Your name: Eileen Blum
Info about the language(s) you did fieldwork on:
Munster Irish (Gaelic) is a language of the Celtic family spoken in the south of Ireland. Native speakers mostly live in government protected and subsidized communities, called Gaeltacht. Irish is one official language of the Republic of Ireland, which has a standard version that is taught in schools and is nativdly spoken in three main dialect regions: Ulster in the north, Connacht in the west, and Munster in the south.
What led to you doing fieldwork?
I wrote my first qualifying paper on the nonstandard stress pattern that has been reported to occur in Munster Irish, but I was only able to find a single participant in New York. Going to the Gaeltacht in Ireland is the most reliable way to find native speakers.
Did you set out with a specific goal in mind, and if so—did you accomplish it?
I intended to record up to 6 native speakers as they participated in the experiment I had designed for my qualifying paper. I recorded a total of 19 people from three different Gaeltacht communities in the region.
Are there any problems/challenges unique to your language(s) or region(s)?
Mostly the number and age of native speakers. Everyone in Ireland learns Irish as a subject in school, but it is less common that people continue to use it outside of the classroom if they don’t live in the Gaeltacht. There are very few, if any monolingual Irish speakers still alive.
Was there any collaboration with other linguists (or anyone else) during your fieldwork?
I met with professors in the Modern Irish department at the University College Cork. They each asked about my project and then gave me a list of names and phone numbers of people I could call to find participants.
What do you wish you had known going in?
I wish I had known to contact the professors at the university. I arrived in Ireland with only a single contact and nowhere to stay, but I spoke to people and followed their recommendations as I went. Once I went to the university, I had lots of participants lined up and everyone was very excited that I was doing that work.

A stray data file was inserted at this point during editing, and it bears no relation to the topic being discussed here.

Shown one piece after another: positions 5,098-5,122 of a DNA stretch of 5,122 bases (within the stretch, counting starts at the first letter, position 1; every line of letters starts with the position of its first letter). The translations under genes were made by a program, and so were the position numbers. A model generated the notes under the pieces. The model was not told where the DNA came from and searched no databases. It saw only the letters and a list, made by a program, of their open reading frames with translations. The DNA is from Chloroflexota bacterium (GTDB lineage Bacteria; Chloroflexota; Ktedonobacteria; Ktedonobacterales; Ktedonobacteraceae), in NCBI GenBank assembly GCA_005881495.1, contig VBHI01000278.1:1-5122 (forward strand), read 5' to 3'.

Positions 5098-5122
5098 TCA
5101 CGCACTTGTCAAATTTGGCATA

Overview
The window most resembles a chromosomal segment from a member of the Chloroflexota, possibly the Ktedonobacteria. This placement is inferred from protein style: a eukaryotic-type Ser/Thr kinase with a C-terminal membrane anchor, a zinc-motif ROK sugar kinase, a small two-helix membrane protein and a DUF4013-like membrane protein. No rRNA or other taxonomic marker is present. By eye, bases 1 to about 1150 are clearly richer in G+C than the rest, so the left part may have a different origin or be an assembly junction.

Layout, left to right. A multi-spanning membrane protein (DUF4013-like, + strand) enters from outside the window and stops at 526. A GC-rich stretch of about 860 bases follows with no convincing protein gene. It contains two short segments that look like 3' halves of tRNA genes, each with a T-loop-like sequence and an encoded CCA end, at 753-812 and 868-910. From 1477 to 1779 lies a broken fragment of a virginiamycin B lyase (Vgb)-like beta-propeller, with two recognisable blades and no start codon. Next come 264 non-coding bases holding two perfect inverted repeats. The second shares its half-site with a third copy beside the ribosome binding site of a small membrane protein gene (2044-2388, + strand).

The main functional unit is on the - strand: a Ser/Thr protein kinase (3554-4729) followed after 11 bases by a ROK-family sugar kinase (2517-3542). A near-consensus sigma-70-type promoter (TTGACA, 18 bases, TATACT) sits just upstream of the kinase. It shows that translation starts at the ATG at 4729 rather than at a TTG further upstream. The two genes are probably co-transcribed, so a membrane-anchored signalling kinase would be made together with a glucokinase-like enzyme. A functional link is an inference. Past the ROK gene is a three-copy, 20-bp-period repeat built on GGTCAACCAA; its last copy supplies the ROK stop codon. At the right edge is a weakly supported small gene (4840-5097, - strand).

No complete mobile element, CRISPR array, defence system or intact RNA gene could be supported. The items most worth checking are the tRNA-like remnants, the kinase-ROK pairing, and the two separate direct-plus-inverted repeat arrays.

Any lucky breaks?
Mostly what I described above. I think my favorite lucky break was that one of the professors I called had just retired and was literally leaving his office for the last time, but decided to answer the phone before walking out the door. His family lives on the west coast and hosted me for dinner twice while I was there. I got to eat delicious food and then sit in the living room listening to the family speak Irish with each other. They suggested a lot of people for me to call as well
What’re some of the best methods of data collection and organization (including equipment) that you’ve used?
I used the Marantz portable recording box with the head-mounted microphone. Once I got used to it, that produced very good quality recordings.
What about the worst?
As far as data organization, I wish I had learned R beforehand because I did everything for my QP by hand in Excel. I would not recommend doing that.
What advice do you have for anyone just starting out with fieldwork?
Don’t be afraid to talk to people because that is the best way to recruit participants. Try to enjoy the place you go as well. As someone who struggles with anxiety I found the whole experience extremely stressful, but I also got to see some amazing places and eat delicious food.
What’s the “coolest” thing you’ve learned through your experiences?
There is no gold at the end of the rainbow and I could just buy an Irish sim card to use my iPhone while I was there.
Any fun stories?
- I was driving through farms on country roads and I passed by a recycling center, which just happened to be next to the ruins of a castle. I had to stop and walk through the castle.
- When I arrived on the Dingle Peninsula on the west coast I decided to go for a walk along the ocean cliffs. I walked down the road and met a dog who then came on my adventure with me. We found a path and walked along the ocean together for a couple of hours. The path turned around a bend and there was a rainbow coming out of the ocean in front of me.
- At the University College Cork there is a statue commemorating the death of George Boole, who apparently taught and eventually died there. Yes, I have a picture. George Boole is the name behind Boolean algebra.
Thanks for reading, and thanks again to Eileen for the fantastic responses! If you’d like to know more, you can contact Eileen at her email below:
erb102 [at] linguistics [dot] rutgers [dot] edu